Mealtime's over for Cape's winter moths | CapeCodOnline.com
By Doug Fraser
June 08, 2009
It's not yet summer, but the really bad bugs have already come and nearly gone.
Travel through Falmouth along Route 151, for instance, and there are areas with stands of trees that have lost 90 percent of their leaves, said Roberta Clark, horticulturist at the county extension service.
The culprit? Winter moth caterpillars, which have done similar damage in other areas of the Cape.
A certified arborist with Bartlett Tree Experts, David Chalker poked at an inch-long lime-green caterpillar wriggling along an oak leaf, saying it had probably been eating away since mid-April. That's when it would have crawled into a leaf bud whose hardened shell had just cracked open.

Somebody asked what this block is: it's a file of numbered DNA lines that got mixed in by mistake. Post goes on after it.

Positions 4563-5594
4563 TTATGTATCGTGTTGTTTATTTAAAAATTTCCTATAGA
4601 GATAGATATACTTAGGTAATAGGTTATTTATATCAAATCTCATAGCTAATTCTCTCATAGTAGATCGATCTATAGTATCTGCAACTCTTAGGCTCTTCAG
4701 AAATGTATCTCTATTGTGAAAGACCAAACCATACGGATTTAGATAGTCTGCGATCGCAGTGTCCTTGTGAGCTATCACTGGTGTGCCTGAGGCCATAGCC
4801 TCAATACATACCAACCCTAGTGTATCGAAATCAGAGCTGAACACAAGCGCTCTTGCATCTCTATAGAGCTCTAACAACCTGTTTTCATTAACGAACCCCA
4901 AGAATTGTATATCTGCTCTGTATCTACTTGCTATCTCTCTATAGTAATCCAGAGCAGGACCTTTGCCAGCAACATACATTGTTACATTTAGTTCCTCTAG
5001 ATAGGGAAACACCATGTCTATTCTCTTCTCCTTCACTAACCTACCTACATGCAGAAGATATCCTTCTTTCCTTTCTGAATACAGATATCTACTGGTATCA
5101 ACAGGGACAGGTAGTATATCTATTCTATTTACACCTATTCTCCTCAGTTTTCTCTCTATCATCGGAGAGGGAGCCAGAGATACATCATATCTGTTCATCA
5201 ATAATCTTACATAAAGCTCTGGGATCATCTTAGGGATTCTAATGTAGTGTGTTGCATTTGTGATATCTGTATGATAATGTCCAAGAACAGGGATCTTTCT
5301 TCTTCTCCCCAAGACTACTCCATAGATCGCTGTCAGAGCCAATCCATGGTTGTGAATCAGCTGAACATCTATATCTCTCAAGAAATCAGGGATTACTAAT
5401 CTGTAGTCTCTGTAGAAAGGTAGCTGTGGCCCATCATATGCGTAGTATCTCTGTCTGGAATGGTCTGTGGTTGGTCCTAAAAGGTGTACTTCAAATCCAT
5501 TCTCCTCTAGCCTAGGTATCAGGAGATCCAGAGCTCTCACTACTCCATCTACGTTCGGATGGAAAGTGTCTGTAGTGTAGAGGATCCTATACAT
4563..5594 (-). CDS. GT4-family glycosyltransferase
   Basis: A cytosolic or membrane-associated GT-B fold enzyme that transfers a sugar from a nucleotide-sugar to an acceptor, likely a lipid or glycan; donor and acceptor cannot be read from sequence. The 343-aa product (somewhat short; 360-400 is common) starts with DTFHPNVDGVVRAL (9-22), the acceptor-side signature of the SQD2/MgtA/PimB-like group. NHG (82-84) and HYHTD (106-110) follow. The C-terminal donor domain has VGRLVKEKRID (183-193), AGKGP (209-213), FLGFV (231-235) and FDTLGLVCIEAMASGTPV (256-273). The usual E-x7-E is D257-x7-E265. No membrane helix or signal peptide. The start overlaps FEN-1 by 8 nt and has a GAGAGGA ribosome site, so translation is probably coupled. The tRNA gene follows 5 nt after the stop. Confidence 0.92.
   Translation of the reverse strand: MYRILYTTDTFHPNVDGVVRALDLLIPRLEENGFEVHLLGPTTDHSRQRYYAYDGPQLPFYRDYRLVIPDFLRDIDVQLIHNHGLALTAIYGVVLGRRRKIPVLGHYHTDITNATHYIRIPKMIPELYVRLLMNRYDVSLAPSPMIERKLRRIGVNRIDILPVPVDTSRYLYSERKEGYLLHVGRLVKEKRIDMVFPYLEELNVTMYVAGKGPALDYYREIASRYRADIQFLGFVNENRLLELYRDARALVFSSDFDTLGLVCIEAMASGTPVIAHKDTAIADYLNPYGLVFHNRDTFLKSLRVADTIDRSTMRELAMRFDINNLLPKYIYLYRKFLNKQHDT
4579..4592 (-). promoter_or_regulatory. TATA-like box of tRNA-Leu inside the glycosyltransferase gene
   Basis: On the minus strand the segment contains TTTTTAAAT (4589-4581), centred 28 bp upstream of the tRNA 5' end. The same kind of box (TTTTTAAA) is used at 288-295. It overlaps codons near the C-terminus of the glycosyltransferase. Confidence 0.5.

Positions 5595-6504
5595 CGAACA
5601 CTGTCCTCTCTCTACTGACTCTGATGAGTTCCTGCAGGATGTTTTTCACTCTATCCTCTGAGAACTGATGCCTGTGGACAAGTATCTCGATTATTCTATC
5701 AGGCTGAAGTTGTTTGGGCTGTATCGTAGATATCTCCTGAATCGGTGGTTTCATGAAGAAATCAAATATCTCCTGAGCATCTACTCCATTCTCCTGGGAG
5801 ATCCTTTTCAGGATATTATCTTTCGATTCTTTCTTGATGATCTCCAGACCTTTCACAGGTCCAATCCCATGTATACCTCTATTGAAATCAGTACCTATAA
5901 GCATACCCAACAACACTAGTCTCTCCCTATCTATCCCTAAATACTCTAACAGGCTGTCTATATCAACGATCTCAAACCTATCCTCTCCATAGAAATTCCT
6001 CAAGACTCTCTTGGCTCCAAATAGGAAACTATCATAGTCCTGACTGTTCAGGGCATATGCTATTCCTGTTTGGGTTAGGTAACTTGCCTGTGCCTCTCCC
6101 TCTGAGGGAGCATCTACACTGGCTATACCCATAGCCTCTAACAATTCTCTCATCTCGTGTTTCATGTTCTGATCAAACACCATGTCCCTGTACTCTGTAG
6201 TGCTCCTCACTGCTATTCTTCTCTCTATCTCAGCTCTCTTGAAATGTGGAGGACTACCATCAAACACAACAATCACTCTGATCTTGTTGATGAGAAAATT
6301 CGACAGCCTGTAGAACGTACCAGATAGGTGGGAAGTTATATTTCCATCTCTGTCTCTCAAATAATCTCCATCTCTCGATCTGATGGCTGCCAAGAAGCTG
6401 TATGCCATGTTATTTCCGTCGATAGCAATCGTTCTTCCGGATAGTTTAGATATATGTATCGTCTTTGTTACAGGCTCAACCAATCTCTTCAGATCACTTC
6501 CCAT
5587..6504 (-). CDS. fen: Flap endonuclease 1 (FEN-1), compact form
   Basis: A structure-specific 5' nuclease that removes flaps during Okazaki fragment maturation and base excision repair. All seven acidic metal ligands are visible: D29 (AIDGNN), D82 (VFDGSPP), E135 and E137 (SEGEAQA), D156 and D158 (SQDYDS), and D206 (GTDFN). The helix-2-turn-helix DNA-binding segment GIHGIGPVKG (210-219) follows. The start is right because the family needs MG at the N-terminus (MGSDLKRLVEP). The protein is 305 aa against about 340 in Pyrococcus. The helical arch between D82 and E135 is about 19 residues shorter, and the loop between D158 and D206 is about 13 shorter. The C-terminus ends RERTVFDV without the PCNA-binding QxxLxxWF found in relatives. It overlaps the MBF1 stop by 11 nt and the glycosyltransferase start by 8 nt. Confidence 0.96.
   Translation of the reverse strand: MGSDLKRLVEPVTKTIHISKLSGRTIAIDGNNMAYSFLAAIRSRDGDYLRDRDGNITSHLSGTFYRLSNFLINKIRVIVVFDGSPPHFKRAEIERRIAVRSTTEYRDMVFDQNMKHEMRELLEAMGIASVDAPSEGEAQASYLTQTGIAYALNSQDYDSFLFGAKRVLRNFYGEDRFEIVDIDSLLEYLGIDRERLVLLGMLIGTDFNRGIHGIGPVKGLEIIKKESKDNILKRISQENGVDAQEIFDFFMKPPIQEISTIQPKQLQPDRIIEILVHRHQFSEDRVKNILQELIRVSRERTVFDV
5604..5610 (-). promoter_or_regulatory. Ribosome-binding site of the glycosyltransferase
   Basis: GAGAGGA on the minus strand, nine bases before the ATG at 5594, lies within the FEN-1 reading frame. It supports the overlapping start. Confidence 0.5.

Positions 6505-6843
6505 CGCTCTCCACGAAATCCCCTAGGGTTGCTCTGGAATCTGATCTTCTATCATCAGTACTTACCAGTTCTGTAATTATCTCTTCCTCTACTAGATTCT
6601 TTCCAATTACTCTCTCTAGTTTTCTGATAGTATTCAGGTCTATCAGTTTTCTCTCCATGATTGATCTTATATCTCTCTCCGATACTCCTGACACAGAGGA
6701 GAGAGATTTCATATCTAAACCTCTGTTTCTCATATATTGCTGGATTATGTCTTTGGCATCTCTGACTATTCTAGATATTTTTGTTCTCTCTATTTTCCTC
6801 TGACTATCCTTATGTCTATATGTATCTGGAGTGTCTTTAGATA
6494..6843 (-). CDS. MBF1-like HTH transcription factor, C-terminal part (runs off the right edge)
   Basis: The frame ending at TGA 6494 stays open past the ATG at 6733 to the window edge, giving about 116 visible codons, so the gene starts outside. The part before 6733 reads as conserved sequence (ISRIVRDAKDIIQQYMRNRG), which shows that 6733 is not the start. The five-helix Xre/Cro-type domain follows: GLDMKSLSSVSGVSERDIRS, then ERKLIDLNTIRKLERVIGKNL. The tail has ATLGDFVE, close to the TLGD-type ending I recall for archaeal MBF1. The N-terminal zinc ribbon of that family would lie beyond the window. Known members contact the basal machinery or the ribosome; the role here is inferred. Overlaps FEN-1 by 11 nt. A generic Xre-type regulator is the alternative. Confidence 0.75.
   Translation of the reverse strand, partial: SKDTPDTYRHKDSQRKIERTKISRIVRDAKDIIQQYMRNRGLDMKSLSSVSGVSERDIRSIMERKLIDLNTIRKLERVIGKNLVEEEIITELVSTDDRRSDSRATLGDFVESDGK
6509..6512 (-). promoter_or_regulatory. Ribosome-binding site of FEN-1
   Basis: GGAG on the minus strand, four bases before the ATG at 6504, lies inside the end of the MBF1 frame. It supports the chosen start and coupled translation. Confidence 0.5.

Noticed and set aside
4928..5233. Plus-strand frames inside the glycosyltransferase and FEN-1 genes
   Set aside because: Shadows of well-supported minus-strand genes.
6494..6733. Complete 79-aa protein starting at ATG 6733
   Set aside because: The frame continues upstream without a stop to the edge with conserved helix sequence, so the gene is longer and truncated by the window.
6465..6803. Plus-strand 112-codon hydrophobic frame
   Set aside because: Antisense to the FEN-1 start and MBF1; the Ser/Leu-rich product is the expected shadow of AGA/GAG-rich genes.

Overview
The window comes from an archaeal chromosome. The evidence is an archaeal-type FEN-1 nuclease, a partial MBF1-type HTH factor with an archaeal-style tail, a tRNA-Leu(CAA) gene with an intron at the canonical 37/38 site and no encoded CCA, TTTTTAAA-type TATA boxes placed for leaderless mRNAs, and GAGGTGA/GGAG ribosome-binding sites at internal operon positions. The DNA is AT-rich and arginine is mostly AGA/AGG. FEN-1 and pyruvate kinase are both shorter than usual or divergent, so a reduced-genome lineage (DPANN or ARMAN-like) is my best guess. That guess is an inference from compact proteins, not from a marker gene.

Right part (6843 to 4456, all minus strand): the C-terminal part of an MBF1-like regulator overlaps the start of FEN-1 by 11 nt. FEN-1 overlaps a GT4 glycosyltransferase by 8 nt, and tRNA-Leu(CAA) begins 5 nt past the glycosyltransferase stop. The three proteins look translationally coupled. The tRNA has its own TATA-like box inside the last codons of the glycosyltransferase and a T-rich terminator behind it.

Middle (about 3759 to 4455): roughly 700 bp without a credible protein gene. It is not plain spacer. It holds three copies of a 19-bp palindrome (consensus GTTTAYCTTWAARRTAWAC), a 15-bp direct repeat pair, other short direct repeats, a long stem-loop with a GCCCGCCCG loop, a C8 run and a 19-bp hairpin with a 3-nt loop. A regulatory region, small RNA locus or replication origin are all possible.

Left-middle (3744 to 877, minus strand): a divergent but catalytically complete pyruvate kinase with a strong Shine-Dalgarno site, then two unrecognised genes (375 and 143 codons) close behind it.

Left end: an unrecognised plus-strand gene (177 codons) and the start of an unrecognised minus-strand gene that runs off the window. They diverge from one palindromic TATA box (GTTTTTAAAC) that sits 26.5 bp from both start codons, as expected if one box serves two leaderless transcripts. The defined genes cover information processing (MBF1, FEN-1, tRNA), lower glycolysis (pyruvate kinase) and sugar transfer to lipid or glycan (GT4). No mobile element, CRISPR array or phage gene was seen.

Now, like many of its brethren, the caterpillar was ready to drop to the ground and spin a cocoon, where it will wait to emerge in winter as an adult moth.
Winter moth caterpillars have denuded the tree canopy in the Upper Cape towns this year. Parts of Marstons Mills, Cotuit, Osterville, Hyannis and Barnstable also suffered similar damage. It was spottier heading into the Lower Cape.